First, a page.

Dry news from the water mines


Mike Conway of the Arizona Geological Survey started getting phone calls from realtors several months ago. With the Phoenix-area real estate market heating back up, they needed to know if their clients are looking at land run through with cracks that might open up and damage their homes, or worse. In 2008, a fissure known as the Y-crack became famous when it split open in the wake of heavy summer rains and swallowed a horse southeast of Phoenix.

Gaping cracks and collapsing land are the legacies of a century of steadily mining water in Arizona. That history of groundwater depletion is one of 40 detailed in a recent U.S. Geologic Survey report on how we’re over-drafting groundwater in many places, and on the whole doing it faster than ever. The author, Leonard Konikow, a USGS hydrologist, wanted to know how much water has been removed from underground since the U.S. began developing, so he assembled data from 1900 to 2008 for 40 different basins. The results are sobering.

Looking at a national scale, since 1900, there’s been enough water pumped from underneath the U.S. to fill Lake Erie twice over. In a related 2011 study, Konikow calculated that it’s enough water to raise sea level by about 2.8 millimeters, accounting for a little over two percent of global sea level rise between 2000 and 2008 (this happens because taking water from underground puts it into the water cycle, where most paths lead to the ocean, and not back underground).

In 1911, Nevada’s state engineer, W.M. Kearney, pleaded for water to be used “… with economy instead of the lavish wasteful manner, which has prevailed in the past.” The opposite has happened: as a nation, we’ve been extracting water faster than ever, mocking Kearney’s quaint Gilded Age plea. Even Konikow was surprised by his results: After 2000, groundwater depletion shot up by 25 percent. (In the graph below an increasing line on the graph means more depletion, and less water underground).

Much of that water came from the Mississippi River region, California’s Central Valley and the vast High Plains Oglala aquifer which lies under, and irrigates, Nebraska, Oklahoma, Kansas, South Dakota, and Texas, while lapping at the eastern edges of Colorado, Wyoming, and New Mexico. But there are others with ongoing depletion including the Denver Basin, and arid regions like the Mojave River Basin, Paradise Valley, Nevada, and the San Luis Valley in Colorado.

In places like Las Vegas, Los Angeles, and parts of Arizona (graph below) where the water table is no longer plummeting, it’s usually thanks to some combination of improving groundwater management and shipping in river water from somewhere else. For example, faced with falling water tables and sinking land, Arizona adopted state policy in 1980 to try to slow pumping. In the 90s it also began importing Colorado River Water to Phoenix and Tucson via the Central Arizona Project. Ironically, land subsidence (the technical term for sinking) from groundwater pumping damaged the project’s canal in 1999, and threatened to reduce Colorado River water deliveries to farms and cities.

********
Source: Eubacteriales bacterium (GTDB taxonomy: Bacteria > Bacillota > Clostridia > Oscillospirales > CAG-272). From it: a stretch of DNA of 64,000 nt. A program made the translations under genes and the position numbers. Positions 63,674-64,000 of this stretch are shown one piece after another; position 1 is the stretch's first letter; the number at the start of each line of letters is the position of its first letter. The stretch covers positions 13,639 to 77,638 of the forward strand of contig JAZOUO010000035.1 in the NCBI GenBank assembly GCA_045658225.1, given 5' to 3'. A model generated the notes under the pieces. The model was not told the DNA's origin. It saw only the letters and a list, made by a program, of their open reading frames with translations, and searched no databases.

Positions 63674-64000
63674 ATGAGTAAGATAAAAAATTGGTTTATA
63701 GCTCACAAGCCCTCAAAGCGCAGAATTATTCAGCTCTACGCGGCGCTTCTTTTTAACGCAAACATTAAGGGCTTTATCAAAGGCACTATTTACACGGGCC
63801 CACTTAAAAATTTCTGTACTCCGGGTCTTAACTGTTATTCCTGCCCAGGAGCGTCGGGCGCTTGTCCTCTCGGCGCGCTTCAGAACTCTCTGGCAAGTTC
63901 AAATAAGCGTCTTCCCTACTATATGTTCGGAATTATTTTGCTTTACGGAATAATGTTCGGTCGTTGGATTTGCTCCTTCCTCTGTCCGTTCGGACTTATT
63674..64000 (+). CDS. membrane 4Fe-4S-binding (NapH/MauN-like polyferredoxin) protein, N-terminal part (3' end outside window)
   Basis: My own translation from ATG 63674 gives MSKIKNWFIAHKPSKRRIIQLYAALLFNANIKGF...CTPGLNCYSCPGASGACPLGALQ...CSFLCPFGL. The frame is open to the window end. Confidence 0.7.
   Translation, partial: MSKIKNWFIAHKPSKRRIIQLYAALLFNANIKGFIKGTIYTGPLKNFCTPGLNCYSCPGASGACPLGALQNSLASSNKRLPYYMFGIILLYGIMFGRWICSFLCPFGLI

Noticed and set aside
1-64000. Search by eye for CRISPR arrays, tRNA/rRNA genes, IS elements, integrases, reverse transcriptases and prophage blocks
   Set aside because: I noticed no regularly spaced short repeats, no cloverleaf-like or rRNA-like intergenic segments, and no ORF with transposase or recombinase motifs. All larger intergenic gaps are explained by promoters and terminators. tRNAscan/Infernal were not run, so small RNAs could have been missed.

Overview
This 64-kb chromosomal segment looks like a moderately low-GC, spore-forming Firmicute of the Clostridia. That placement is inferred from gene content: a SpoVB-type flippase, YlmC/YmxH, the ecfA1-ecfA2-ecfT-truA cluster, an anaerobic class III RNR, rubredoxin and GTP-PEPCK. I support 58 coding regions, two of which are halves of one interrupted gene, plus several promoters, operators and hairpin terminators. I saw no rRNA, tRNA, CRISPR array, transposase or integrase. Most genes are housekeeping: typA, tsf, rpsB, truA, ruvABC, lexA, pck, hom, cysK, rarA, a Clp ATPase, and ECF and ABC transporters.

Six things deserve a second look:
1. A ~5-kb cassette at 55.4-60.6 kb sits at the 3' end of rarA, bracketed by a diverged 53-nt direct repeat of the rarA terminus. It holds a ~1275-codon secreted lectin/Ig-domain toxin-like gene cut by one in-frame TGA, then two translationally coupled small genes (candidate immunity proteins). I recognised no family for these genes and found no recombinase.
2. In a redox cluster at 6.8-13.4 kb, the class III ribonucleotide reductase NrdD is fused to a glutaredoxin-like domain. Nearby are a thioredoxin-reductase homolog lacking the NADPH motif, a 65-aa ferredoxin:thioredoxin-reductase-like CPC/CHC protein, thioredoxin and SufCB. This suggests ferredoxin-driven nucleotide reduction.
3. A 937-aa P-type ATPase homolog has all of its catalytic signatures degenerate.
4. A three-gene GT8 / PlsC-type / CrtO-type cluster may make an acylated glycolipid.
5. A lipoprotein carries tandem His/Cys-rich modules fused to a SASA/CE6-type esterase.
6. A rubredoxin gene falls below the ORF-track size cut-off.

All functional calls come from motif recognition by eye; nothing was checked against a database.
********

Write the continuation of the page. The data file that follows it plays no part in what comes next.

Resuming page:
According to Konikow, adding up all of the depletion in his report means that there’s going to have to be some (more) oversight of groundwater. Solutions to  groundwater problems are usually local endeavors. For an example, see Cally Carswell’s High Country News story on San Luis Valley farmers self-regulating irrigation.

All of this begs the question, how much time do these aquifers have left? That’s even harder to figure out than estimating how much we’ve used up. Since California’s Central Valley (graph below) and the Oglala aquifers are so extensive and important for growing food, they’ve been watched closely, but the difficulty of estimating how much water is hiding within rock and soil means that others are less well-documented. A 2012 study [pdf] on groundwater and irrigation sustainability in the Central Valley and High Plains cited an estimate of 240 years left for Kansas and 140 years of water remaining in Texas. For the Central Valley the estimate was 390 years.

It’s important to note that those estimates are for

the entire aquifer, not the places where groundwater pumping has been most intense. The New York Times recently told the story of Haskell County, Kansas, where some irrigators are pumping up sand where 49 years ago they mined 1,600 gallons of water per minute from the Oglala aquifer. In Magdalena, New Mexico, the sole drinking water well in the 1,000-person village just fell victim to drought, and people can probably attest that it doesn’t matter what your entire aquifer is doing if your well is the dry one (and you have to use a Port-a-Pottie instead of your bathroom until who-knows-when).

“At some point the problems are going to be more and more frequent in more and more places --- and people may not notice until it's really severe,” says Konikow.

Sarah Jane Keller is a High Country News intern.

Arizona’s Y-crack fissure in 2007, courtesy of Arizona Geological Survey (check out this site for maps of fissures).

Graphs courtesy of U.S. Geological Survey: Groundwater Depletion in United States (1900-2008).

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